Alcohol - Now, I realize in the ancient world, alcohol was pretty much universal, and it was considered very sacred. Set was known for His love of it! He had a festival with HatHaru (HetHert/Hathor), the Goddess of love, sexuality, children, protection, and foreign lands (something else she shared with Set, along with copper and sexuality.)
Set was a sexual God, which along with wealth, and being a God who loves action, Las Vegas sounds like His kind of town. Of course, there I am only going with the "stereotypical" Las Vegas vision. He was the ancient Egyptian God, from what we known, of the desert, storms, change, death, war...many things else.
I do not profess at all to know everything of Set. I don't know half of it all! I wish I did though. I am very interested in this God though. I am reading up the scholarly books and articles on Him (and all the Religion and Gods of Ancient Egypt) though, as I can find them.
Another clue, from the book, is that Set hasn't been heard from in 200 years, and this "she" he is looking for was last seen 200 years ago. Depending on what importance "she" and He have together, it could make sense that He disappears when "she" does. It also seems like "she" needs to be hidden or likes to remain hidden, for some reason.
I don't know. I thought I would put this forward though. Forgive that my communication of my point is probably not in the best English possible, but I tried. "
From Eric: "In reading American Gods, though my knowledge of mythology proved woefully inadequate, I recognised almost all of the names Gaiman dropped. I must admit that I have no idea what the identity of the Forgotten God may be...but I wonder...might he be a truly forgotten God? We see Gods suffer but not die through lack of worship (though as I mentioned, we know OF them)...perhaps he is a God, who passing from the collective memory is now forgotten...even when we hear his name it passes from a memory with no shape to hold it...?"
From Joanna: "One thing to keep in mind is that Neil seems to use more than one god from a pantheon. So I would think that the forgotten god would have to come from an already existing pantheon from the book…Egyptian, Norse, African, American, Irish, etc. And it seems to me that in the pure forms of the gods that he uses, he stays away from commonly known pantheons, such as Greek and Roman. So while I think that the forgotten god COULD be Hades, it seems to contradict his pattern. Of course, he may have done that to throw us off."
From Emma: "I think the reason that Odin can remember the Forgotten God where nobody else can is that one of the boons he got from his nine days on Ygdrisil was the knowledge of the name of every god, and I believe, how to talk to them, or something along those lines."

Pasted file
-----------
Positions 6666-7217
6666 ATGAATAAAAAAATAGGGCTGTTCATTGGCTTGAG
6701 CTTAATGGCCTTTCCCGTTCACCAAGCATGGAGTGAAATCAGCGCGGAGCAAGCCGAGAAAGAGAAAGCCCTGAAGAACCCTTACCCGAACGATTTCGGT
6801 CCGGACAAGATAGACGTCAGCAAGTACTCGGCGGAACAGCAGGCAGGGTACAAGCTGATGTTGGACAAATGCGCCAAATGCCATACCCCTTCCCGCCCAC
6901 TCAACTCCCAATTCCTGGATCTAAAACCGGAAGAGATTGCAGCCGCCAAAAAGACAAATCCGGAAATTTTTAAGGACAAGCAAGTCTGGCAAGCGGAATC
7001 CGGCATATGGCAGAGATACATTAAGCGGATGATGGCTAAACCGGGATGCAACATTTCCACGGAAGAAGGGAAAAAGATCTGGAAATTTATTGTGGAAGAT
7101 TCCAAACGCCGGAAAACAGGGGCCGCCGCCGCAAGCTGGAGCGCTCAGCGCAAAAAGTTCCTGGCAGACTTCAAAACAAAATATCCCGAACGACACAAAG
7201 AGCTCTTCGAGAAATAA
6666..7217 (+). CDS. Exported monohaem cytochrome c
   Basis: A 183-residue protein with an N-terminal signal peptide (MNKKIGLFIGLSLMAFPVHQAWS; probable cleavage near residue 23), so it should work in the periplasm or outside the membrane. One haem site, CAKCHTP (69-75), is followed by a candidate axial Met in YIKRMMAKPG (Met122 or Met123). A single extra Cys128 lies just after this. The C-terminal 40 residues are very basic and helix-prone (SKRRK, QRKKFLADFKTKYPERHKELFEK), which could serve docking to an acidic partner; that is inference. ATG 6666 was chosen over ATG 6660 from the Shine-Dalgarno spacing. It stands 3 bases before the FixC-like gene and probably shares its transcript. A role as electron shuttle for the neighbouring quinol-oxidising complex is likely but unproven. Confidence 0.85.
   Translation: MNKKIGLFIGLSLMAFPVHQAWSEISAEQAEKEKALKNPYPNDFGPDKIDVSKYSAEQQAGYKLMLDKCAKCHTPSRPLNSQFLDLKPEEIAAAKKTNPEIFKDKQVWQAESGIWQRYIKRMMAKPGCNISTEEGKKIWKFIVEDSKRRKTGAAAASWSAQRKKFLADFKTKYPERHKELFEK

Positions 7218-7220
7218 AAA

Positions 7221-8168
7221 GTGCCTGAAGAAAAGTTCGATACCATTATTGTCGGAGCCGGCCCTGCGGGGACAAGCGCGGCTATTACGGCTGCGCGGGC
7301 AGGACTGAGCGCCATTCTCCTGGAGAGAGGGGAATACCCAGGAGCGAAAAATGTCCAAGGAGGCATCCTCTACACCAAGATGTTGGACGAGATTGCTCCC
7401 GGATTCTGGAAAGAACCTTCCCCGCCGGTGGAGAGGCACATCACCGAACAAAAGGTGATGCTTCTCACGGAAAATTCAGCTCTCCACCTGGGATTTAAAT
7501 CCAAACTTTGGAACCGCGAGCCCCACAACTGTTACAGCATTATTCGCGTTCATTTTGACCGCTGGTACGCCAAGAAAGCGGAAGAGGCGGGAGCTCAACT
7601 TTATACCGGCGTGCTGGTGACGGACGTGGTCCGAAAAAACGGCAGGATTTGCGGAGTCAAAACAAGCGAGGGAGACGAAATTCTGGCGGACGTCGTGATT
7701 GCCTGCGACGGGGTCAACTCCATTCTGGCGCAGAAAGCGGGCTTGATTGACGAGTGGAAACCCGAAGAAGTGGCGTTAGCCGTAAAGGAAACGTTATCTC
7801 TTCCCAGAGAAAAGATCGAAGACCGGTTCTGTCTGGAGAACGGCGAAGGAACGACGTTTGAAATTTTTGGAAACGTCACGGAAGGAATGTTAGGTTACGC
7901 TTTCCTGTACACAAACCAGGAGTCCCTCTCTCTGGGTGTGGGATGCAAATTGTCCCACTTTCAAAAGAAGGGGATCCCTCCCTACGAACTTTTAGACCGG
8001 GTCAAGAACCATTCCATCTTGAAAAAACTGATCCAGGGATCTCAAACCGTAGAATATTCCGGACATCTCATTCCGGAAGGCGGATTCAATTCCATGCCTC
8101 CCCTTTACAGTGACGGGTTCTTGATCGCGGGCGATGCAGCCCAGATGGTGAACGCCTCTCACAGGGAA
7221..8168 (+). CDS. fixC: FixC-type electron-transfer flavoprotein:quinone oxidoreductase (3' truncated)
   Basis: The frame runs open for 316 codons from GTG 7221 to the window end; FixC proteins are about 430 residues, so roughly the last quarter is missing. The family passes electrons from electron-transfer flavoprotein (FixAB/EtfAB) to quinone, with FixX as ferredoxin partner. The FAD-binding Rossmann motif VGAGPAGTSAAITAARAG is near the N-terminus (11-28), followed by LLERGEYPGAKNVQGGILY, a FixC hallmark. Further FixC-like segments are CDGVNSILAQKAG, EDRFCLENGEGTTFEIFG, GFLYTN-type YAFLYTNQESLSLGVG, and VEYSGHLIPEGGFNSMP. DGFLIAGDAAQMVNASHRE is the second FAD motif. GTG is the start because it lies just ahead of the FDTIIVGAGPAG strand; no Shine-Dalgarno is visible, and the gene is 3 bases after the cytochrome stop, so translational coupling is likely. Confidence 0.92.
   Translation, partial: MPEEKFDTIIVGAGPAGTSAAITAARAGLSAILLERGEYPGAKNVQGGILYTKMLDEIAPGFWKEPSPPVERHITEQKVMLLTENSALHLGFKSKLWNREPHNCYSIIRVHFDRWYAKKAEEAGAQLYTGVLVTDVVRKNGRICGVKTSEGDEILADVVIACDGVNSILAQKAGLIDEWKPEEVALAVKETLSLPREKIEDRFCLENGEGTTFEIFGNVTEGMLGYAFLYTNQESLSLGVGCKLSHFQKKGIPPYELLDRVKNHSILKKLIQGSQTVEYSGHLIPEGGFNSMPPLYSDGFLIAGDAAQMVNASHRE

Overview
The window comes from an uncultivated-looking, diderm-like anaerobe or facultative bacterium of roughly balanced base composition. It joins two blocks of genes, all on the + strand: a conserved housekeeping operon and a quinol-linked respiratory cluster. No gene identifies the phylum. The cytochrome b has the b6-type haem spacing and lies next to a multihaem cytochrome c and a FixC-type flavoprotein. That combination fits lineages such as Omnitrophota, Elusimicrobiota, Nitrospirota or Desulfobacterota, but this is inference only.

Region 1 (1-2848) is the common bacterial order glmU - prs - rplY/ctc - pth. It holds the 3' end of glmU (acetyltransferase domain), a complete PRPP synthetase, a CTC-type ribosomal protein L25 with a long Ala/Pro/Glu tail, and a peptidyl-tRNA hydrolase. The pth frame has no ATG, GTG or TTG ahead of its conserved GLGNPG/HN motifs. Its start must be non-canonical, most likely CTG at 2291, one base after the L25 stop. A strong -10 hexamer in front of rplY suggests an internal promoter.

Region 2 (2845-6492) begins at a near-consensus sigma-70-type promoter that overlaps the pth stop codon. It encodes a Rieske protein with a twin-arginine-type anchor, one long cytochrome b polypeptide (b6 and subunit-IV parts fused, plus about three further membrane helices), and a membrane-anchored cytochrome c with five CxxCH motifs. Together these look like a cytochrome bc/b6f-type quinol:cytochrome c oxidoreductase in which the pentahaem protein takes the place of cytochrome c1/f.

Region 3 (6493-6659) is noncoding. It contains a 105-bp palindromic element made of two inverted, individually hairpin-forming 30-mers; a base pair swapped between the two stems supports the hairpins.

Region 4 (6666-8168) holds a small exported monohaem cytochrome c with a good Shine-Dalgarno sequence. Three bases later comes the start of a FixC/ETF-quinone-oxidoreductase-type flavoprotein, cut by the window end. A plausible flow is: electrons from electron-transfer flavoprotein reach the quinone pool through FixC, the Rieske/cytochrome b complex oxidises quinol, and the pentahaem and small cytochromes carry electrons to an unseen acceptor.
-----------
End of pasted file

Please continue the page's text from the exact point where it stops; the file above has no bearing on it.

From Ashley, Salisbury, PA: "After reading the postings on your wed page, I would have to disagree with everyone. Satan or Hades is not a god that would be forgotten with ease. I have talked about this book with everyone I know that has read it and after my research we all agree on who this god is.
I came to this conclusion by researching the word soma. It is a drink that was originally used by the Indo-Irainan culture thousands of years ago. There god that is inclined to drink soma on a constant basis is the god Agni. Wenesday used this drink to bargin with this god into coming to his side.
Also, Agni is a messanger god, but, not just any messanger. He is the god that recieves sacrifices that are made to the gods other than himself and brings them to those gods. As we all remember, at the final battle, Loki dedicates it to Odin. This was done so that Odin will be able to gain "power" once again. He will need someone to retrieve the sacrifices on the battlefield and bring them to him.
Agni is also a god that is with all but is not easily remembered. He is the fire god, and according to my research, since he is always there, in the form of fire, he is easily forgotten. This would explain why Shadow has such a hard time remembering anything about him. He knows he knows this god but he does not know why. Also, since he is a god from a culture that Shadow in not familar with which could be another reason why he could not remember his name.
This is my opinion that the opinion of about 7 other people. I hope that this may help clear up some things and if you want to research it for yourself look up god of the Indo-Iranian culture."
(A note from me: others besides Shadow don't remember this god's name, and Shadow [and others] do seem to be able to remember the names of other cross-pantheon gods with ease, so I'm not sure that point, at least, has much validity. Still, though, anyone's guess is as good as mine.)
From Taiga: "I don't know who the forgotten god is, but I can offer two thoughts on the subject:
1) None of the gods from the Greek pantheon are mentioned, so it seems unlikely that he is Hades.
2) When I read the book I assumed that the woman he was asking about was Bilquis, the Queen of Sheba. After finishing it I still think this is the most plausible answer. Wednesday's reply that he didn't know where she was would explain why he didn't enlist her as he did all of the other gods. There is no other connection between her character and the story. If she isn't the woman that the forgotten god sought, then her inclusion in the novel doesn't make much sense to me.
If the forgotten god was asking about Bilquis, then perhaps he is Soloman. He was certainly very rich, and maybe he is forgotten because his kingdom was taken away from his house as punishment for worshipping foreign gods. I don't know if Soloman was worshipped as a god, but then I hadn't known that the Queen of Sheba was either. It does seem like a stretch."